AP Chemistry/Periodicity

From Wikibooks, open books for an open world
Jump to navigation Jump to search

The Periodic Table

[edit | edit source]

The periodic table is essentially a summary of a lot of information that is useful as a reference, and will be essential to the AP chemistry test. Here is what it looks like:

Periodic Table Armtuk3

Each row is called a period, while each column is called a group. Elements in the same group tend to have similar properties. Make note of the names and locations of each of the groups of elements (alkaline, alkaline earth, etc.) they will be referred to. Each box represents one element. Let's look at one box on the periodic table:

A closer look at one of the boxes on the periodic table
  • The small number on the top indicates the atomic number of the element. It also indicates the number of protons in the nucleus of one atom of the element.
  • The big two letters in the center indicate the abbreviation of the element. This element is He, or Helium
  • The small number at the bottom of the big letters indicate the atomic mass of the element. The atomic mass of an element is the average of the atomic weights of the isotopes of an element, weighted by the abundance of the element (if He-4 occurs 97% of the time and He-5 occurs 3% of the time, then you would do .97 ⋅ 4 + .03 ⋅ 5 and that would be the atomic mass).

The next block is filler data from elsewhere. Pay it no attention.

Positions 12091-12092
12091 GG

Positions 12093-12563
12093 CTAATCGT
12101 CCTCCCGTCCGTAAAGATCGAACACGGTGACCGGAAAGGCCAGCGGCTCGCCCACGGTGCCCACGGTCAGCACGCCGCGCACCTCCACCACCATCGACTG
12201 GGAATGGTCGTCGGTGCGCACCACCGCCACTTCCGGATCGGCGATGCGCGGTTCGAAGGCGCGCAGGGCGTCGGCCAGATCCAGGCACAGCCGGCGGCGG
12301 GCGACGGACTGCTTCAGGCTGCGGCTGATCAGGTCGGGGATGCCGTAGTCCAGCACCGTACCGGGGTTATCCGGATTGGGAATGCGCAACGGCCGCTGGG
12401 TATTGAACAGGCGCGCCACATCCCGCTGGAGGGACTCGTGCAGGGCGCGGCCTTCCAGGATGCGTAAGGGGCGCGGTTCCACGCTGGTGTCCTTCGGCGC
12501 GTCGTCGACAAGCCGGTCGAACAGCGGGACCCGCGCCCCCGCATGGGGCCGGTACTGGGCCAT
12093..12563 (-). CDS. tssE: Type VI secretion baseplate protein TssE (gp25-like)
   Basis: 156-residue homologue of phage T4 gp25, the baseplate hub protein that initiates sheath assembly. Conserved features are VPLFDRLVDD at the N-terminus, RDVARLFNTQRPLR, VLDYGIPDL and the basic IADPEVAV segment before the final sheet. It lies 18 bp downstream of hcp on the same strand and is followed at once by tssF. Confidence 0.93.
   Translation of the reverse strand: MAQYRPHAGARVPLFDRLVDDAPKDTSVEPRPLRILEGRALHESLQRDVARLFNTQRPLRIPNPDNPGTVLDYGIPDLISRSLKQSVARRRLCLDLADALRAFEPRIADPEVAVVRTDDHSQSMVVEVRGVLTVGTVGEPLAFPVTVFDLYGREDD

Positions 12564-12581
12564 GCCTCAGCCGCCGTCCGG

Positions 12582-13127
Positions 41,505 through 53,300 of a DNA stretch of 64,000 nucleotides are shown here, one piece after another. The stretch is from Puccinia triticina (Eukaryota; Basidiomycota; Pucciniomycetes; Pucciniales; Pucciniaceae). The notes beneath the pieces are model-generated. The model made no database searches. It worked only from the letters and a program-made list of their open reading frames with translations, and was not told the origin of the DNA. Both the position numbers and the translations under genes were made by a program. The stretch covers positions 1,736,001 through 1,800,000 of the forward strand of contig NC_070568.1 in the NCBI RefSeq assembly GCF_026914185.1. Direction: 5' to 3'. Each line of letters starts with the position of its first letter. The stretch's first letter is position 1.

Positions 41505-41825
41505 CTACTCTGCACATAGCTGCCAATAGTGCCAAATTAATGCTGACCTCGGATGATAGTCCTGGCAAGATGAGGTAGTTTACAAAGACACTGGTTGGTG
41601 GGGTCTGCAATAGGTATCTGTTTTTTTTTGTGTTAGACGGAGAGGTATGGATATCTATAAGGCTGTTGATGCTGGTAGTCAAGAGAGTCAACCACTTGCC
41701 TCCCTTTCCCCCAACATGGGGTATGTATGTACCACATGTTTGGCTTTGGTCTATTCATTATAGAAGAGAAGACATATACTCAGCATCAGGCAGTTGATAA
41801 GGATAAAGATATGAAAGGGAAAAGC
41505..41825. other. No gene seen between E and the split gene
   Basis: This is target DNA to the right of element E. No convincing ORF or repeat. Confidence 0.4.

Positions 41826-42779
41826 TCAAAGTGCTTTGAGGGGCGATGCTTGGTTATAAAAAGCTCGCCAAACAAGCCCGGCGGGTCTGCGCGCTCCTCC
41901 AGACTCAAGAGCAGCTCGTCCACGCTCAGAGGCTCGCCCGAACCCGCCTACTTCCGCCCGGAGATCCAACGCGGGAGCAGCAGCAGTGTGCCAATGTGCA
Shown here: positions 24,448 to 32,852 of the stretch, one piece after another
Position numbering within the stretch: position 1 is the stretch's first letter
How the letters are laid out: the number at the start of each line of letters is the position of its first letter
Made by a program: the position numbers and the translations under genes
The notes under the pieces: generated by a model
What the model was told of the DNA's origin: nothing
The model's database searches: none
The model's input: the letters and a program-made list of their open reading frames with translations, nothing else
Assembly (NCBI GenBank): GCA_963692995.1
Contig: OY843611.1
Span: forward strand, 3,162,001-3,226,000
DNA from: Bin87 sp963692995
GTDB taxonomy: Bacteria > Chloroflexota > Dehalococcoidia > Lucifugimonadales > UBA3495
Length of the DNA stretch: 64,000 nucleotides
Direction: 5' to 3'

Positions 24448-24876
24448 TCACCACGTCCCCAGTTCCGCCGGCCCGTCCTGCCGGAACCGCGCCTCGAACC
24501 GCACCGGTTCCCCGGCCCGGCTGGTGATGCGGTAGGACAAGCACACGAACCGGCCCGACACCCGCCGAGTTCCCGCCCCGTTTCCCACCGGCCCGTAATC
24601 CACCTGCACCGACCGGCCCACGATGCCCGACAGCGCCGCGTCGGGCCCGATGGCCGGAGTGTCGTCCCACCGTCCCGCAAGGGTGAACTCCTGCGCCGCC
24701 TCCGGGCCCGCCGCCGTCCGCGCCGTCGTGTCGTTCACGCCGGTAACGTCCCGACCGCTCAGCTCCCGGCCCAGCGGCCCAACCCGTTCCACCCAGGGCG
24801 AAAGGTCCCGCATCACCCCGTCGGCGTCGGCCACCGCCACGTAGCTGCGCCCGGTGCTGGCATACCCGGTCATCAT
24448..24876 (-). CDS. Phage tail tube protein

[edit | edit source]

Mass Spectrometry

[edit | edit source]

The creation of a spectrum based on mass by finding the mass to charge ratio. Used to determine weight of isotopes.

Photoelectron Spectrometry

[edit | edit source]

The creation of a spectrum based on the kinetic electrons of an electron when energy is put into an atom and that electron is released.

[edit | edit source]
Periodic table placed here for quick reference
  • Metals tend to be more reactive as one goes down and to the left of the periodic table (called metallic character).
  • Nonmetals tend to be more reactive as one goes up and to the right of the periodic table (called nonmetallic character).
  • Atomic radius increases as one goes from the top to the bottom, and also increases when moving right to left, because effective nuclear charge decreases.
  • First ionization energy decreases as one goes from the top to the bottom, and also decreases when moving right to left (opposite of atomic radius). Ionization energy jumps especially high when taking an electron from an element with a full shell.
  • Electron affinity (how much an electron wants to accept an electron) Atoms closer to F want electrons (negative affinity value), while elements closer to Fr do not accept electrons (positive affinity value).
  • Electronegatvity (the attraction of electrons to individual atoms) has the same trend as electron affinity. It is used to determine how electrons are distributed among atoms in molecules.
  • In groups I - VIII, each element in the column has the same number of valence electrons, giving them similar properties.
  • Atoms that form cations (+ ions) tend to be smaller because there are less repulsion forces. Anions (- ions) tend to be larger because there are more repulsion forces.